By Midhun Mohan – Student Editor
Read this case about a 25-year-old anaemic woman who died from a massive atonic postpartum haemorrhage
How and why did this happen?
The case report states that on a national scale a culmination of three factors are responsible for the state of healthcare in India, especially in regard to the rural poor.
- Poor handling of healthcare funds
- Corruption at local and national levels
- High levels of illiteracy in the poor, that prevent access to available healthcare and leads to a failure of women asserting their healthcare rights
On a local scale, obstetric care provided by local birth attendants with variable levels of training may be fall far below accepted standards.
The report states:
“A 12-h period (one night) was wasted in futile attempts to deliver but also, multiple internal examinations led to development of Gram-negative septicaemia superimposed on existing anaemia, resulting in massive atonic PPH and death”
Could this have been avoided if the woman had been transferred to the hospital sooner?
In 2005, the Indian government started a cash incentive scheme for poor pregnant woman to promote institutional deliveries. The aim was to reduce maternal and neonatal mortality.
Read more about it here: http://nrhm.gov.in/nrhm-components/rmnch-a/maternal-health/janani-suraksha-yojana/background.html
Despite this scheme increasing the number of institutional deliveries the maternal mortality has not decreased. Why? The reasons are likely to be multifactorial.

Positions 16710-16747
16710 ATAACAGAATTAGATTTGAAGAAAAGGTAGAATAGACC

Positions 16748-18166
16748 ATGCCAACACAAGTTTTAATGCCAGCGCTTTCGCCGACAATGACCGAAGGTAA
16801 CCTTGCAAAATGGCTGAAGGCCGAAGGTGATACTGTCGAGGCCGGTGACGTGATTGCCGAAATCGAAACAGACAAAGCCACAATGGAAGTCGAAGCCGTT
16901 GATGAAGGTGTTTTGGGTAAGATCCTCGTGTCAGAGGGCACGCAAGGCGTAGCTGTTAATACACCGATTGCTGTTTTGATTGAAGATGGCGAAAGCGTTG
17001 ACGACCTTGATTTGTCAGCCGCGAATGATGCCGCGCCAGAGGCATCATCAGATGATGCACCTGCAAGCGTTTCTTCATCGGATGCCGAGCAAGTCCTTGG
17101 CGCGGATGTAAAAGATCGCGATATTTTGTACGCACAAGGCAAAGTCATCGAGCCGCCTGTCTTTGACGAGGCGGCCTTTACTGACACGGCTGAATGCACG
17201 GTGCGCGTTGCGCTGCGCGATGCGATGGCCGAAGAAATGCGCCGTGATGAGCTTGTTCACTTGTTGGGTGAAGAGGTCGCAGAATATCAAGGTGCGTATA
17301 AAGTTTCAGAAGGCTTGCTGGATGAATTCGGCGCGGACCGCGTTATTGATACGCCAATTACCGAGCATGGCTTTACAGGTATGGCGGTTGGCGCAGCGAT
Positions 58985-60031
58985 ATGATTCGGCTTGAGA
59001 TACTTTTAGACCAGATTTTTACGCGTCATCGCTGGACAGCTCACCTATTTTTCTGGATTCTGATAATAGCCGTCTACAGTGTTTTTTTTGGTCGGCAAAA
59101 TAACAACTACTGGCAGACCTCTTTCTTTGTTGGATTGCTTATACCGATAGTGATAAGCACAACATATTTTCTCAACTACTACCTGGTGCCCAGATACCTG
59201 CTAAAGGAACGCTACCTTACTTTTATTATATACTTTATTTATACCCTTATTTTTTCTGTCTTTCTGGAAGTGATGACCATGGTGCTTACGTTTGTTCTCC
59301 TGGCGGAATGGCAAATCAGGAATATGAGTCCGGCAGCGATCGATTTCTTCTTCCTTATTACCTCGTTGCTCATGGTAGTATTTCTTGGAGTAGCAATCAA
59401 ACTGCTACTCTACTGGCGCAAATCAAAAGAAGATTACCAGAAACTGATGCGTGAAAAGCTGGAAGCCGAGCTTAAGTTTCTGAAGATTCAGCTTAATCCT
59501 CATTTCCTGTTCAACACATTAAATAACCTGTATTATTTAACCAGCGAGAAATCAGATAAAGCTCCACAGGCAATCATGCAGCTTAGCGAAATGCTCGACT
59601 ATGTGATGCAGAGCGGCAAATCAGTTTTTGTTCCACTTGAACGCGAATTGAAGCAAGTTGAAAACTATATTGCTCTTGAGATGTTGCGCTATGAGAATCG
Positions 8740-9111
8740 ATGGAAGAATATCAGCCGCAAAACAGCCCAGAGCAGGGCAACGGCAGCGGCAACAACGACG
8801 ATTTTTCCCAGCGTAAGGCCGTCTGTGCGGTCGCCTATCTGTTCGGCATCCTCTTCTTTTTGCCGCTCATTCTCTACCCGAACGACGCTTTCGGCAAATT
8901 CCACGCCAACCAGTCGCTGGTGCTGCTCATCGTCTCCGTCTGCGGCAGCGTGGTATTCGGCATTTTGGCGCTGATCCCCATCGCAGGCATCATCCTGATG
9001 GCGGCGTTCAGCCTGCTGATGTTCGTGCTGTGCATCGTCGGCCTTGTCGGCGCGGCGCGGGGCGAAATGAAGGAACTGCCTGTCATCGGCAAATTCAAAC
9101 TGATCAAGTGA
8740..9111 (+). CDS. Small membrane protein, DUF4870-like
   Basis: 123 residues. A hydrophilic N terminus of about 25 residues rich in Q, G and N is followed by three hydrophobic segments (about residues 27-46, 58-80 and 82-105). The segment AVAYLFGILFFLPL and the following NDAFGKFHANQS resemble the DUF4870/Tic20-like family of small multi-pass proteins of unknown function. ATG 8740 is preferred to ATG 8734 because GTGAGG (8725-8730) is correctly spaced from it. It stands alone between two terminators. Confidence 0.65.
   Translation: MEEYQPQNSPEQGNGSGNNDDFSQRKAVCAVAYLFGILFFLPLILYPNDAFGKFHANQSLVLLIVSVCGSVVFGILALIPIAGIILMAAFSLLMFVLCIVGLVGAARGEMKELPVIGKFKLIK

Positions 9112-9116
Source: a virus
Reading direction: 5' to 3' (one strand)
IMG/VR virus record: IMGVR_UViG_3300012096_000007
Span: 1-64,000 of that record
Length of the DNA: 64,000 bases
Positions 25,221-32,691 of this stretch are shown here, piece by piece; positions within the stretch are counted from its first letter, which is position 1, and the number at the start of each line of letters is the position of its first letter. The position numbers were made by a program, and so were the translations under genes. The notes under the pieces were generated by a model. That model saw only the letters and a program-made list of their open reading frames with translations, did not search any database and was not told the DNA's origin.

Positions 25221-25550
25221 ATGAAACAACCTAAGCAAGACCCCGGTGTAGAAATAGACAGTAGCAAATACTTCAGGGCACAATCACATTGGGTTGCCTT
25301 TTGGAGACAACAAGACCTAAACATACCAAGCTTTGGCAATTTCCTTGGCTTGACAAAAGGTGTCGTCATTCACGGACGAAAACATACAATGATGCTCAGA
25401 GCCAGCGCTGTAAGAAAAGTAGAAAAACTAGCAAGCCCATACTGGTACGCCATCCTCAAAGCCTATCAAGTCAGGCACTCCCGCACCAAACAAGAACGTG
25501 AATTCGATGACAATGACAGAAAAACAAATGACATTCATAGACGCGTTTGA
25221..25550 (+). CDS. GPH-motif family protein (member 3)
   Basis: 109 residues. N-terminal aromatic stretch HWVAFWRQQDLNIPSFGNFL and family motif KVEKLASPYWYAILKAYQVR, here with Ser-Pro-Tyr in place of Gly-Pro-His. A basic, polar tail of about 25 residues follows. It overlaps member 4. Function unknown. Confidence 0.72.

One study conducted in another rural district in India concluded that the following factors contributed to maternal deaths:
- Absence of antenatal care despite high levels of anaemia
- Absence of skilled birth attendants
- Failure to carry out emergency obstetric care
- Referrals that never resulted in treatment
This case report provides a useful insight into the state of obstetric medicine in rural India. Women from deprived nations all over the world suffer from the same sub-standard obstetric care. When a woman dies she leaves behind children who need care.
The statistics released recently by the LifeBox Foundation are staggering. They are as follows:
- 1,000,000 BABIES. A million children a year could be saved by safer obstetric surgery
- 5 BILLION IN DANGER. Around the world, billions of women, children, and families lack access to the most basic surgical care
- 800 WOMEN A DAY. Preventable pregnancy-related causes including unsafe surgery kill hundreds of women daily
What are the causes of maternal mortality worldwide and what has been done to reduce this? What else needs to be done to really improve obstetric care?